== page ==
April Fool’s Day seems an appropriate time to launch this week’s review. In a way, for me April 1 is as much a turning point as New Year’s Day, January 1.
On this date, five years ago, I retired from my three decades at the Republican-American in Waterbury, Connecticut, and published my last “Living Here” column. Here’s how it started:
It’s Easter Sunday. It’s also April Fools’ Day. It’s also springtime. At our house, the snow has finally cleared, the crocuses and tiny hyacinths are out, and this morning we spotted Mr. and Mrs. Bluebird checking out the sunny bird house in our backyard.
This is also the last edition of “Living Here,” as I have formally retired after 32 years at the Republican-American and am about to embark on Act III of my life.
We have a lot to talk about, and to top all that, my editor has asked me not to make her cry.Howard Fielding,
The Sunday Republican,
April 1, 2018
In a flashback to my theater-critic days, I’d have to say that Act III has been off to a slow start, much like the first act, which I’m chronicling here in these journal entries from 1979. In the story structure of one’s life, the passage from childhood to adulthood is mostly character development and back story. For me, the three acts are I: The Dabbler; II: The Newspaperman; III: well, whatever I am now.
I haven’t written the third act yet. It might be The Late Bloomer (a Hero’s Journey model), or The Old Fart (a tragicomedy). We’ll have to see how it turns out.
Like the first act, the first scene of the third act has many false starts. A book, or series of books, of my columns? Two years work on that were thwarted by unforeseen circumstances. A play? I finally finished it, but concluded the story-behind-the-story is almost as good, so I’m turning that into a book. Short- and long-form fiction? A few false starts but no followthrough.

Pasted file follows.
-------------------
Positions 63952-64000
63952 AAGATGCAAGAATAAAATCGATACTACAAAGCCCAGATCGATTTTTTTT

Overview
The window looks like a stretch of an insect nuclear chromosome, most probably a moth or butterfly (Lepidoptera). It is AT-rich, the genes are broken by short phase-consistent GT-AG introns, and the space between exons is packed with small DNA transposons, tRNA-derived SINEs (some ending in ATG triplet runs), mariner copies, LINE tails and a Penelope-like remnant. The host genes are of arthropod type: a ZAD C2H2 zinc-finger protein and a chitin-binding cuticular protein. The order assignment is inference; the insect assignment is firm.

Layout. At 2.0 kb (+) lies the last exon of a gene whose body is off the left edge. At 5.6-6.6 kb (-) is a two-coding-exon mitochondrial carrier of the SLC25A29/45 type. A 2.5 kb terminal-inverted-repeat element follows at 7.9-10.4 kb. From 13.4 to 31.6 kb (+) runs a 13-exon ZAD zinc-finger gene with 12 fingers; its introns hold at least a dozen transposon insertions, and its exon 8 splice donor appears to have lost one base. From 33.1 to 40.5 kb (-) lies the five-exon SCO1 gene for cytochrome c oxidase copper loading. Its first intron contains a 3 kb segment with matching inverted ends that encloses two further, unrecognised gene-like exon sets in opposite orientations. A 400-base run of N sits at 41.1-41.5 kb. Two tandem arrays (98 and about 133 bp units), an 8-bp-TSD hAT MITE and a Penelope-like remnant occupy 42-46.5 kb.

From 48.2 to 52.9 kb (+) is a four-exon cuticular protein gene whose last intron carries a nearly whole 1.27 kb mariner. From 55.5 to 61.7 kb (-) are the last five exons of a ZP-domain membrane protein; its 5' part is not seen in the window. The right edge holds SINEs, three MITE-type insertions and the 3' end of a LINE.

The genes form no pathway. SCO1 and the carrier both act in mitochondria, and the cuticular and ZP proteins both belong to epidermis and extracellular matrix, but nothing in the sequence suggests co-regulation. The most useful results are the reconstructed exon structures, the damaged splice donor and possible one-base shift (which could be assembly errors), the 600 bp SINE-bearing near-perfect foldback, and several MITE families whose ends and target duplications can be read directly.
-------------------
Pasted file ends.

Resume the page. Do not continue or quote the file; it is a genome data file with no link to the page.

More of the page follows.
As it turns out, my genre might turn out to be nonfiction, specifically humorous memoir. That’s the voice I wrote many of my columns in. It’s the way I’m approaching this series from my launching days. It’s the approach I adopted with the book-about-writing-a-play.
It’s also the voice I’m planning to use when the crew from The History Channel interviews me about the creation of Bubble Wrap. Yes, that’s back on. The interview is scheduled for the first week of May. My series from 1979 may take a break after the next week to pursue the history project. I promise you, though, I won’t leave you hanging.
That’s one lesson I learned from one of my favorite editors, Jonathan F. Kellogg: Close the loop. Don’t leave the reader with unanswered questions.
So to answer the question you’re all asking, no, I don’t think my editor — another of my favorites, right up there with Jon — cried. In the 25 years we worked together, I remember her crying only once, on the night Jon Kellogg died.
But like everyone else in the newsroom, I was crying, too.
In case you missed it …
Puff and fluff, 1979
Reading Time: 2 minutes Any local news editor understands the delicate balance between what readers and advertisers expect and what you think is important.
In Other Words … Season 2, Episode 19
Reading Time: 2 minutes Many people don’t even have the time or focus for an entire book. The culture of short videos and podcasts has taken over, to our detriment.
Top-of-the-head inventory, 1979
Reading Time: 2 minutes “Items in Stock” was, in truth, a misnomer. Some were complete, or ready for a final draft or a rewrite. Others were ideas or characters in search of a plot.
Award-winning coverage? (1979)
Reading Time: 3 minutes Newspapers have associations, which sponsor competitions. But it’s a long trip from “thinking of sending it” to actually receiving an award.